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Clinical Case Report

Merkel cell carcinoma: case report and literature review, from a remote region of France

Submitted: 27 August 2008
Revised: 18 December 2008
Published: 10 February 2009

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Author(s) : Zucchi S.

Stefano Zucchi

Citation: Zucchi S.  Merkel cell carcinoma: case report and literature review, from a remote region of France. Rural and Remote Health 9: 1072. (Online) 2009. Available: http://www.rrh.org.au

ABSTRACT

Introduction:  Merkel cell carcinoma (MCC) is a rare and aggressive skin cancer. The first case was described by Toker in 1972 as a trabecular carcinoma of the skin. The most accepted origin of MCC is the Merkel cell (touch receptor). Merkel cell carcinoma occurs mostly in Caucasians aged over 65 years as a dome-shaped purple node on the head, neck or extremities.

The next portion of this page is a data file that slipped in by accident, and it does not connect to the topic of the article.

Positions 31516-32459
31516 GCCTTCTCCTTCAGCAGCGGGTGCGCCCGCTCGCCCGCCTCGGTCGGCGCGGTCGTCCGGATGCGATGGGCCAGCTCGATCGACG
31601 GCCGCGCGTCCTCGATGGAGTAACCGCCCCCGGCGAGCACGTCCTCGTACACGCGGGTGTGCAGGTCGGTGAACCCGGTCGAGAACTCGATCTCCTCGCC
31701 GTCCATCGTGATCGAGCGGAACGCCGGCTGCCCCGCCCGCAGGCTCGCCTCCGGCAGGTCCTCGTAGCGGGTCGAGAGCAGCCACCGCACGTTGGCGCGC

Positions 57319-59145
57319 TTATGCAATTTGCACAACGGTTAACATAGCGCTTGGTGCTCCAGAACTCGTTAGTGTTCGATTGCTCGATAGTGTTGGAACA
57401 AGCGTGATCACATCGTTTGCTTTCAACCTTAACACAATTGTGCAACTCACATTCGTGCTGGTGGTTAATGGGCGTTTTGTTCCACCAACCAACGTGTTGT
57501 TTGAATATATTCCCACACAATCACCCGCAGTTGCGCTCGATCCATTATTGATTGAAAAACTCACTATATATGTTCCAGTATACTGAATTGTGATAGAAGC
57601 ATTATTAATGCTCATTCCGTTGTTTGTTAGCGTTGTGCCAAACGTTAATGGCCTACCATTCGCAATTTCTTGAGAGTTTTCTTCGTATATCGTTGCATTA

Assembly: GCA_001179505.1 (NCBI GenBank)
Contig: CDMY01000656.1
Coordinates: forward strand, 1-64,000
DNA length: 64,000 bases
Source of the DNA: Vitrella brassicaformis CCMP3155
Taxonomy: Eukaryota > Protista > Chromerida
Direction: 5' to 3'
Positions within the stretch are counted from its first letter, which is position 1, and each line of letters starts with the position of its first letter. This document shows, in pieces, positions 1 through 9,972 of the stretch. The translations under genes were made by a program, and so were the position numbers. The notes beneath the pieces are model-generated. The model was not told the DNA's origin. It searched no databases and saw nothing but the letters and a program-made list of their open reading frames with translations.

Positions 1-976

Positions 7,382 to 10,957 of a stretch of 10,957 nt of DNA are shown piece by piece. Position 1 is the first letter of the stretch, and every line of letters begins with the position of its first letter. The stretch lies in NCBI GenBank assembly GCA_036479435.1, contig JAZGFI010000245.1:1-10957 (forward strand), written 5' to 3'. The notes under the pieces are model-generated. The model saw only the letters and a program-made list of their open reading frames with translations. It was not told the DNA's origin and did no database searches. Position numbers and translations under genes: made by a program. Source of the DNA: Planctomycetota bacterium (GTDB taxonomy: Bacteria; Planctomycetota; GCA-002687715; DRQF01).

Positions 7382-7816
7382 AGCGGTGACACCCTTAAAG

Case report:  This report describes a case of MCC of 0.5 cm size, located on the left upper leg. The patient was Caucasian, female and aged 69 years with the specific risk factor of a history of sun exposure on the beach for 50 years. The excision biopsy returned a diagnosis of MCC. The excision of the biopsy scar, with clear margins of 3 cm and to a depth of 3 cm was performed 2 days later and returned a result of no MCC cells present. Biological tests were normal. No lesions were detected on CT scan of thorax and abdomen. No dissemination was detected on PET scan. It was ranked as stage I MCC. National Cancer Institute guidelines (2007) were used for follow up: physical examination every 3 months, PET scan every 6 months for 1 year; after this physical examination every 6 months and PET scan every year for 5 years.
Conclusion:  The role of the primary care physician operating in remote location is crucial for the early detection of skin cancers. Early detection is the only chance for a patient to survive an MCC. Every primary care physician operating in a remote location should master the surgical technique for excision biopsy, the gold standard for diagnosis of skin cancers.

Key words:  excision biopsy in general medical practice, Merkel cell carcinoma.

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